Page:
With reports stating that the Covid-19 pandemic brought on increased crimes of brutality against women and girls – a reputed regional health agency has undertaken a project to better determine the causes and help curtail such behaviour.
The sub-regional states of Saint Lucia and St Vincent and the Grenadines (SVG) were the project locations for a sexual and reproductive health survey involving the participation of a total of 520 men and boys.
Consequently, a research publication of the Winning Narratives gender-based violence project undertaken by the Caribbean Family Planning Affiliation (CFPA) and The Caribbean Observatory on Sexual and Reproductive Health and Rights (SRHR) was officially launched this month.
This initiative, which began in 2021, concluded earlier this year. The findings of the research were launched virtually on December 8 during the international observance of 16 days of Activism Against Gender-Based Violence. According to the Caribbean Observatory on SRHR, the aim of this research was to gain a better understanding of the thinking of men and boys around gender and gender-based violence (GBV).
“This would help to develop more effective GBV prevention messages and strategies, which would engage men and boys as partners in violence prevention,” explained a CFPA spokesperson.
Said the official, “The project has been a great success and in the coming year, Saint Lucians can look forward to interactive programmes that engage everyone (in particular, men and boys) in the fight against gender based violence.”
The Saint Lucia Planned Parenthood Association acknowledged the input from the Central Statistics Office for their guidance throughout, in getting the project off the ground. Also, for the support of the general public, community leaders, members of the National Youth Council and all the social agencies who contributed to the success of this initiative.
Through studies undertaken by the CFPA, it was deduced that “gender based violence remains a scourge in our societies, even though large amounts of time, money, and effort has been spent battling it for decades.”
The CFPA official adds that, “Globally, 1 in 3 women have suffered physical and/or sexual violence by an intimate partner in their lifetime. In 2020, newly released data for the Caribbean have confirmed alarming rates of gender-based violence, reporting that nearly half of Caribbean women face at least one form of violence: physical, sexual, economic, or emotional.”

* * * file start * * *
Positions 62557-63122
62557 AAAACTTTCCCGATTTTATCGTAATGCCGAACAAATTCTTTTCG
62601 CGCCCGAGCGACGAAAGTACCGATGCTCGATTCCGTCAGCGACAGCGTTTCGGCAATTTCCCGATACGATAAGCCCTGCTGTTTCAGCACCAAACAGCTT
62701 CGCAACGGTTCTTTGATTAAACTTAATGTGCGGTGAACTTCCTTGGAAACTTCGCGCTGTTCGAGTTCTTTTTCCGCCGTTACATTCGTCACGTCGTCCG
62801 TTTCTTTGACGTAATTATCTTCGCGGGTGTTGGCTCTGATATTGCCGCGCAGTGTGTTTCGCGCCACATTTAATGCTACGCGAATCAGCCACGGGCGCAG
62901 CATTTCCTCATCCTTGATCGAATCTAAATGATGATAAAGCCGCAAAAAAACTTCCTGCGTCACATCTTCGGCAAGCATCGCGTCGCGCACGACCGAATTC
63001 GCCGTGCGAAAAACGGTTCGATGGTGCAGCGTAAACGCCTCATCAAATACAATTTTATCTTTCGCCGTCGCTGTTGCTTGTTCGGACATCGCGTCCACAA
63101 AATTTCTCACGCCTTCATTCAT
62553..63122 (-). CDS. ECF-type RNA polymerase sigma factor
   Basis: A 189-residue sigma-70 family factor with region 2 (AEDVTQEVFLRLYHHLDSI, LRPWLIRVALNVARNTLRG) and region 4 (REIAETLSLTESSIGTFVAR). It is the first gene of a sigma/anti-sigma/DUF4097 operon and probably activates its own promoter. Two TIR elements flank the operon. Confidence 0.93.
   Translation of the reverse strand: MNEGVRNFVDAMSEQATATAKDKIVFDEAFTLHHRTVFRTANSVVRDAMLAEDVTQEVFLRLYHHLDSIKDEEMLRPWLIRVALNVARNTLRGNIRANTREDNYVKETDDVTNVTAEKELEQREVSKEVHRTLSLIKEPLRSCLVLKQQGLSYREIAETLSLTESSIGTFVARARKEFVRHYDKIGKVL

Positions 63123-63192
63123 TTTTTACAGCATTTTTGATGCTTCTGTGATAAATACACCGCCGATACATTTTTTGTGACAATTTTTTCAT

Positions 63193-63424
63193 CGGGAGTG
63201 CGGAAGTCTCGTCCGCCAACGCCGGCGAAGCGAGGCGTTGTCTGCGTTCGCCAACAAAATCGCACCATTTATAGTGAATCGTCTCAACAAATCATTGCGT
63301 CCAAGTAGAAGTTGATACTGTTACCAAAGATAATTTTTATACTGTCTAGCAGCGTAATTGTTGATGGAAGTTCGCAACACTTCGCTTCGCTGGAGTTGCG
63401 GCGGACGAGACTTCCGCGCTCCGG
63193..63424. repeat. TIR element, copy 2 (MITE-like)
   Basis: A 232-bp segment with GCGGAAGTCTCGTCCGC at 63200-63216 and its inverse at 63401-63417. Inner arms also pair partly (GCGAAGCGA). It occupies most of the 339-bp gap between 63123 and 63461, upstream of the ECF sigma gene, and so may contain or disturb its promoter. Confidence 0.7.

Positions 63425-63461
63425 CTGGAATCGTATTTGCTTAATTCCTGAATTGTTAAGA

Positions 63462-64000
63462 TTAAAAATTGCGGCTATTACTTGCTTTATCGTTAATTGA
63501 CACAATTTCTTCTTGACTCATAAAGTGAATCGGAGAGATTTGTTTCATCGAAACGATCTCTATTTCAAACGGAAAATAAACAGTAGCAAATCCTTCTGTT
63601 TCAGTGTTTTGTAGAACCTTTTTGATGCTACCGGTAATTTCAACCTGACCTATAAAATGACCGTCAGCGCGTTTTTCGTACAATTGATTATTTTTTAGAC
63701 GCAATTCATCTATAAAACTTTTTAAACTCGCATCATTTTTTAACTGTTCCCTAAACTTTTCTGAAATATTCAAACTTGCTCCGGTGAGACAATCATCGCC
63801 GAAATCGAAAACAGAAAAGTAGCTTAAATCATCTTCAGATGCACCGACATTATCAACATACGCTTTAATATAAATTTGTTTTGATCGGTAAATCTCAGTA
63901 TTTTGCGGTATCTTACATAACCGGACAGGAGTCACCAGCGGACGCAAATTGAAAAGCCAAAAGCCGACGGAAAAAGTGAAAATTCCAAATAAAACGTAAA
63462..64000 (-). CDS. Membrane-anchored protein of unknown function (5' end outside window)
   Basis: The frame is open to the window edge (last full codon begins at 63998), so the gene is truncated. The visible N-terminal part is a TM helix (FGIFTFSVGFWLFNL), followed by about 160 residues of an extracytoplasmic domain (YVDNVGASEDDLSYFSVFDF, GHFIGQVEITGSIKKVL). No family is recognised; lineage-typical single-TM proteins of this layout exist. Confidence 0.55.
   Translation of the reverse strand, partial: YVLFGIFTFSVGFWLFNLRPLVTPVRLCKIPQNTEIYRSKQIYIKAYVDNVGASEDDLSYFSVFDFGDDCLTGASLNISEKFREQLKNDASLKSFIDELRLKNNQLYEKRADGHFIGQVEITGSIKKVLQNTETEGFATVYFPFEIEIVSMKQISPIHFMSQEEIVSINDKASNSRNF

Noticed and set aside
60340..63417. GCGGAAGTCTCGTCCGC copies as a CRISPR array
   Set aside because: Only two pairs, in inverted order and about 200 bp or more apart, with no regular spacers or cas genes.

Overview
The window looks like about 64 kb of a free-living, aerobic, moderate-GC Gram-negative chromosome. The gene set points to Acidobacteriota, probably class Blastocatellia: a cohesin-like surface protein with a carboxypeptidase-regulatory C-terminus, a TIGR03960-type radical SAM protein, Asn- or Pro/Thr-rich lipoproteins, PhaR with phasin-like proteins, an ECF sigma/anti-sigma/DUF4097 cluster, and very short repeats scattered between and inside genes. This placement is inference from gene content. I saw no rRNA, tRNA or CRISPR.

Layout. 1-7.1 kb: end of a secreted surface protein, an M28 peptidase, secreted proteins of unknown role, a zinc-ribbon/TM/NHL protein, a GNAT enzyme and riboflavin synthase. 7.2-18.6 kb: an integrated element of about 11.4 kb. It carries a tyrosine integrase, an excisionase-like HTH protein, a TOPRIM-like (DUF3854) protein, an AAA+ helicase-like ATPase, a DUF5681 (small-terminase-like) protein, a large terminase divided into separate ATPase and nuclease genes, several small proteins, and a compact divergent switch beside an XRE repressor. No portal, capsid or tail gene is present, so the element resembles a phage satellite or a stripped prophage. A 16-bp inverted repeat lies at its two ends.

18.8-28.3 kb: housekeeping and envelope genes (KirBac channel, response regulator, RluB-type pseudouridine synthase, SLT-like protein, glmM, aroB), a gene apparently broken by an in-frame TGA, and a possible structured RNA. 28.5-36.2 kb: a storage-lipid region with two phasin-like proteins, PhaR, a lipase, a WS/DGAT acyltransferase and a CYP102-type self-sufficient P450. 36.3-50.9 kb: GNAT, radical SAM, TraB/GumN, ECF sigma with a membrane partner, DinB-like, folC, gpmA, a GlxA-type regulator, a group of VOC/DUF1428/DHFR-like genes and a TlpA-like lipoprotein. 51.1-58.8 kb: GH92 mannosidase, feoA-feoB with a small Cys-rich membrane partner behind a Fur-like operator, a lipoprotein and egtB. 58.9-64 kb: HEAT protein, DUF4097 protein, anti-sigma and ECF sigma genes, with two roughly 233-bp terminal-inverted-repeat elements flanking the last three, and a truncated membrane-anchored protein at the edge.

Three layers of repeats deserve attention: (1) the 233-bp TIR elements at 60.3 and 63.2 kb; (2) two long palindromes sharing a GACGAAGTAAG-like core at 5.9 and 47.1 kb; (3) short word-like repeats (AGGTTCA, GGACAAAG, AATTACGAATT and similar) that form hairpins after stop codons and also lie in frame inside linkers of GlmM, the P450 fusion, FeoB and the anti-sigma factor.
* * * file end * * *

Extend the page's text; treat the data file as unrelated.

Furthermore, Caribbean societies are also reported to have a high tolerance for GBV which is rooted in the high prevalence of patriarchy and inequalities. It has been ascertained that Gender-based violence, and in particular violence against women and girls (VAWG) is one of the most common forms of insecurity facing citizens in the Caribbean.
The Caribbean Human Development Report 2012 notes that “citizen insecurity has become an urgent challenge of human development in…. the Caribbean” with gender seen as “the strongest predictor of criminal behaviour and criminal victimization”. (UNDP Caribbean Human Development Report 2012).
Taking an overall view of the situation, the CFPA experts declared, “The COVID-19 pandemic has exacerbated the problem worldwide and the Caribbean has seen a steep increase in numbers and brutality of crimes against women and girls. The stay- at-home orders coupled with many women losing their jobs have taken a toll on women.
“Efforts to end GBV in the Caribbean have not been successful. Clearly, the current strategies are not effective. Strategic interventions are needed, including fundamental shifts in and critical approaches to people’s values, ways of knowing, thinking, and engaging with the issue, especially with people in their families, communities and other social circles.”
The CFPA officials say the research is intended to provide “an insight into men/boys’ perceptions of GBV, their motivation for taking action or remaining uninvolved, and their own attitudes around conflict and relating. The goal is to engage men and boys as partners in the fight against GBV, not just deal with them as the perpetrators of violence against women and girls.”
In an effort to help eradicate that stigma seeping throughout the communities, the survey identified several Gender Concepts – that revolve around the issue of Manhood Messages.
The report states that, the overwhelming message that men/boys received while they were growing up was about taking responsibility- i.e. working hard and providing for self and one’s family- being the breadwinner, protecting, and providing.
It adds that being tough and not showing emotions was the 2nd most common message or value transmitted to boys and men as they were growing up. However, the report states, factors such as not hitting women, respecting and loving them was not a common message that many boys and men received while growing up.
The CFPA report noted: “It is heartening to note that a significant number of respondents (over a quarter- 28% who were told of GBV by loved ones, and a third- 35% in the hypothetical sister scenario) counseled GBV survivors to leave the violent relationship/abusive partner, and/or encouraged the perpetrators to change their abusive behavior”.
It adds , “ While the majority of persons would not choose to intervene physically to stop GBV from occurring- especially if it involved strangers, they would take action by calling on the authorities (police), comforting, calming, and advising the affected persons, referring to other services such as counseling, providing them refuge if necessary, etc.”